Teaching Articles

The Art of Student Planning

Kids today are busier than ever. They have eight subjects each day, assignments, projects, student council meetings, varsity or band practice, youth org meetings. Let’s not forget that they  also need to carve out time for spiritual activities, family and friends. With so many activities lined up, it’s so easy to feel overwhelmed, fatigued and stretched out. Most kids will just shut down and do nothing – a sort of escapism from all the responsibilities that they don’t know how to juggle.

The problem lies with time management. Often, young adults are overwhelmed by the responsibilities expected from them because they never learned to manage their time. They say yes to everything, forget about prior commitments and then end up with too much on their plate.

In line with our  Values Education lessons about personal growth and development, I’ve decided to encourage my students to practice the lost art of student planning. I recently assigned a Student Planner as my year-long project for my 8th grade students under Values Education. It’s my hope that this will help train my students to be  mindful of how they spend their time.

The Project’s Goals

  1. Teach students to map out their weekly schedules so that they can identify time-wasting activities and focus on enriching and important activities.
  2. Encourage students to jot down important information, submission deadlines and appointments so they can have a visual representation of how their time should be spent.
  3. Help alleviate unnecessary stress brought about by deadlines and cramming.
  4. Create a sense of accomplishment each time a student strikes off a task from his list.

How to Setup a Planner

While there are ready-made planners but my students are free to choose what type of planner they want to use. Their choice of planner will also depend on their personality, if they like to make lists or they like to map out their day using boxes. They can use a ready-made planner, a printable planner, or a regular notebook.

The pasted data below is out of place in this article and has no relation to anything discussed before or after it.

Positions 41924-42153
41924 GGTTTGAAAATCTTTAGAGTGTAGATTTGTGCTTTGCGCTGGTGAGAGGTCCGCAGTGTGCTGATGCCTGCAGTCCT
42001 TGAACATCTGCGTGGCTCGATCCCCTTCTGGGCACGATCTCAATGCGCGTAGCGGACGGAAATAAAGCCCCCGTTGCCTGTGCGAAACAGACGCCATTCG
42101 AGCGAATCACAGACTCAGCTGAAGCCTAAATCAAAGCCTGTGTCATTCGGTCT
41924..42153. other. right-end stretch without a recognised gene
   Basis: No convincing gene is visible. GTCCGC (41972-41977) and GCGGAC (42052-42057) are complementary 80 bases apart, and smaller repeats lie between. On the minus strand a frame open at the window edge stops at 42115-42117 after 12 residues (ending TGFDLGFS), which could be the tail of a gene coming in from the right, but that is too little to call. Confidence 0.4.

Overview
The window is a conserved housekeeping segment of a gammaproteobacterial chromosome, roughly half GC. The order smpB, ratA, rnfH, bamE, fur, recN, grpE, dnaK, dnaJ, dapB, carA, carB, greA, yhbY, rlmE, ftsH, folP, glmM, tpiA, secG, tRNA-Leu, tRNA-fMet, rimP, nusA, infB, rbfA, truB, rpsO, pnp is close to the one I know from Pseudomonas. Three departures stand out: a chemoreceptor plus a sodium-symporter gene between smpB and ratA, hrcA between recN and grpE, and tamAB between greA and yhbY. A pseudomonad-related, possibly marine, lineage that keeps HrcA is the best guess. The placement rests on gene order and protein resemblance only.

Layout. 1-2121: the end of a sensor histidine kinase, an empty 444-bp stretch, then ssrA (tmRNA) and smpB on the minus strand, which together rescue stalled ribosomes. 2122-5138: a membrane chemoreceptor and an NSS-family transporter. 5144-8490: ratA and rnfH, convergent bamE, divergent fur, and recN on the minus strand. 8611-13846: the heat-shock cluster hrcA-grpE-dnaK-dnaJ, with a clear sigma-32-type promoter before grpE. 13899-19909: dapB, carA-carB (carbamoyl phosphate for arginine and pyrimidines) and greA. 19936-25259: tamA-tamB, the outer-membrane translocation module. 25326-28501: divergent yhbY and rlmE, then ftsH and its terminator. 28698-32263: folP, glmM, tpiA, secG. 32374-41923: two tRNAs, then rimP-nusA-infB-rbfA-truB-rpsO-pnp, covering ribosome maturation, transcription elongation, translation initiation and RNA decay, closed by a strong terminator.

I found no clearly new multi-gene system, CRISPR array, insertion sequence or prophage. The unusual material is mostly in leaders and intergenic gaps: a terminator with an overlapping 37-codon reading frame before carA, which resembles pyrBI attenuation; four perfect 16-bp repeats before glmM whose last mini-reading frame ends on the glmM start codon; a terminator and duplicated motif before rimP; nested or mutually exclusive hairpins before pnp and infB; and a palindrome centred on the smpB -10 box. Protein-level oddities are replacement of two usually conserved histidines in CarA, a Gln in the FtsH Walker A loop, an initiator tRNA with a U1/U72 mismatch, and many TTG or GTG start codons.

Here are two of many planner formats to draw inspiration from:

Bullet Journal design by Ryder Carrol

Passion Planner designed by Angelia Trinidad

My personal tips on maintaining a student planner:

  1. Always bring it with you. It’s important to always have your planner with you so that you can check your schedule before committing to a new task.
  2. Choose one that’s easy to carry. Use a planner that’s portable so you can always carry it with you and jot down information anytime you need to.
  3. Highlight deadlines. This will help you find important dates faster.
  4. Map out important dates like exams and events. This way you can plan activities around important events.
  5. Use codes to help you differentiate events, tasks, appointments.
  6. Be consistent! Always use the same color for specific details like dates or exams.
  7. Always update your planner before you sleep. Cross out tasks you’ve already accomplished and reschedule postponed tasks.

Free Resource

I’ve rounded up a few blogs that offer free downloadable and printable planners to serve as inspiration or resource for my students.